A Bearable Lightness
In this week’s parashah, we encounter two iconic moments in the epic story of Benei Yisra’el and their reception of the Torah. The first is known as the sin of the golden calf, when the impatience of the people waiting for Moshe’s return leads to their worship of a gleaming physical form in place of God, their redeemer. This narrative event comes to be not only a climax in the biblical story, but also serves as the paradigmatic image of idolatry through two millennia of Jewish theology. The second iconic moment occurs upon Moshe’s descent from Mount Sinai, holding the two tablets of the covenant made with the finger of God. Encountering this ultimate violation, Moshe dramatically smashes the sacred tablets at the foot of Sinai.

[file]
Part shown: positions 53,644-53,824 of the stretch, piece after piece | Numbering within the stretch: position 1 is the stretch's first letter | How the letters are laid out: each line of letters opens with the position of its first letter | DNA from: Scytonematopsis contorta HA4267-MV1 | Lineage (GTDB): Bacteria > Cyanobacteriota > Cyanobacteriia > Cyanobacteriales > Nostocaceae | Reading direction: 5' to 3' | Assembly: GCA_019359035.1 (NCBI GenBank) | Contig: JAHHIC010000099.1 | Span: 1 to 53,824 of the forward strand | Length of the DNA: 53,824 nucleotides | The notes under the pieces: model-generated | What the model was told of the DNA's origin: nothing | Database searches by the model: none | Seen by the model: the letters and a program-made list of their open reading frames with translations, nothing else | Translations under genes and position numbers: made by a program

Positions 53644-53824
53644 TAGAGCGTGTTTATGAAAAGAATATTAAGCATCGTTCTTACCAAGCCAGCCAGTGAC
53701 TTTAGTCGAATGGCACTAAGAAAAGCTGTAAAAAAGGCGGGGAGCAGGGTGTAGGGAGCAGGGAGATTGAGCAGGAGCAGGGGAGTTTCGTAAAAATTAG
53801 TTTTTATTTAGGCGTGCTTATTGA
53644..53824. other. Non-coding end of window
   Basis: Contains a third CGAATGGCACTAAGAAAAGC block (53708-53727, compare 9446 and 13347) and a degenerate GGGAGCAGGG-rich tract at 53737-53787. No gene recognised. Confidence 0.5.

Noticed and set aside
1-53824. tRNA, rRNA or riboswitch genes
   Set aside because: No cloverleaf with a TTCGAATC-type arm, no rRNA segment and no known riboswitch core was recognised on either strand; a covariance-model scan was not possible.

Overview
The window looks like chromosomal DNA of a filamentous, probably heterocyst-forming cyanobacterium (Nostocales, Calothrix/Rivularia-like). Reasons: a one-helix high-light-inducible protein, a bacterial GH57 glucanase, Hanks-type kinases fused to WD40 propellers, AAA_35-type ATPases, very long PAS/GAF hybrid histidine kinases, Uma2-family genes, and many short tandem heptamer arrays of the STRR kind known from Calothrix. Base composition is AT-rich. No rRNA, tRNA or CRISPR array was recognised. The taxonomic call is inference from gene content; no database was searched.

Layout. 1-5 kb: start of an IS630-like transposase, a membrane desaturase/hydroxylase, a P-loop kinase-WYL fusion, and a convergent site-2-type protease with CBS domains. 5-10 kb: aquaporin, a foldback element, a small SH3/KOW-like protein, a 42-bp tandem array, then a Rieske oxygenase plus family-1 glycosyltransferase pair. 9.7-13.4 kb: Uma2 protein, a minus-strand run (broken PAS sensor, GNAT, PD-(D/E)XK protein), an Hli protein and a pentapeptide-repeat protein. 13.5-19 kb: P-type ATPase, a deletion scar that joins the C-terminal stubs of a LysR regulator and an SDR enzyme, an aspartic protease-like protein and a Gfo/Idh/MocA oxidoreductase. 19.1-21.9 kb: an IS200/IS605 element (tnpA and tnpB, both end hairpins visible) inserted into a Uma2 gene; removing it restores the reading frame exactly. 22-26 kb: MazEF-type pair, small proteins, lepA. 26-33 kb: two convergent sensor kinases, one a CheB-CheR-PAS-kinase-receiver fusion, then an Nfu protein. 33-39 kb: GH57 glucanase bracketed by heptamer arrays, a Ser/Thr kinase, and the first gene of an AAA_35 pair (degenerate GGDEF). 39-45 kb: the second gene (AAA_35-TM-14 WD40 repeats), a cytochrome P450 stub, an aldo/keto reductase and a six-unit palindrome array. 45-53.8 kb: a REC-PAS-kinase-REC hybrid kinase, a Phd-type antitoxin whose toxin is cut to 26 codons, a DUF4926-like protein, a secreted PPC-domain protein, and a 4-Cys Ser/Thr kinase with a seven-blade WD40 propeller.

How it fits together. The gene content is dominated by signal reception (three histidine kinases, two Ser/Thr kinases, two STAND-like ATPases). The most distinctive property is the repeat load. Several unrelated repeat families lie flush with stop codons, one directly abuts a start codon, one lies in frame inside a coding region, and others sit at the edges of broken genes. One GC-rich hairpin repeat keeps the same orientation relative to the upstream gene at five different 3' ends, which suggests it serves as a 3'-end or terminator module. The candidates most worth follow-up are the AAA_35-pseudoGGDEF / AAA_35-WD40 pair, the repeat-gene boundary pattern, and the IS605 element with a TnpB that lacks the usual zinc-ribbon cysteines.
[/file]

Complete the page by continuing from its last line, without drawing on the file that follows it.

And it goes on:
We may observe that the sequence of events here in Exodus 32 highlights the tension between impatience, anger, and suspicion, on the one hand—and patience, calm, and compassion, on the other. This narrative dynamic seems to suggest one of the key ethical-spiritual lessons of Parashat Ki Tissa. The people of Israel are unable to give Moshe and God the benefit of the doubt amidst their anxiety and fear of the unknown. In a moment of great personal weakness and flawed leadership, Aaron too gives in to this pressure and impatience, directing the people to contribute their gold to the making of the egel hazahav—and then to worship it. The people may be said to worship the ultimate idol of materialism—a literal embodiment of reverence for superficiality, the fleeting importance of material objects—contrasted with the transcendent spirituality of Divinity. Don’t be fooled by the value of what you see at first glance, the biblical text and subsequent Jewish tradition appear to be teaching us; true spiritual meaning and religious faith require patience and optimism, and trust in a force larger than oneself and often invisible to the physical eye.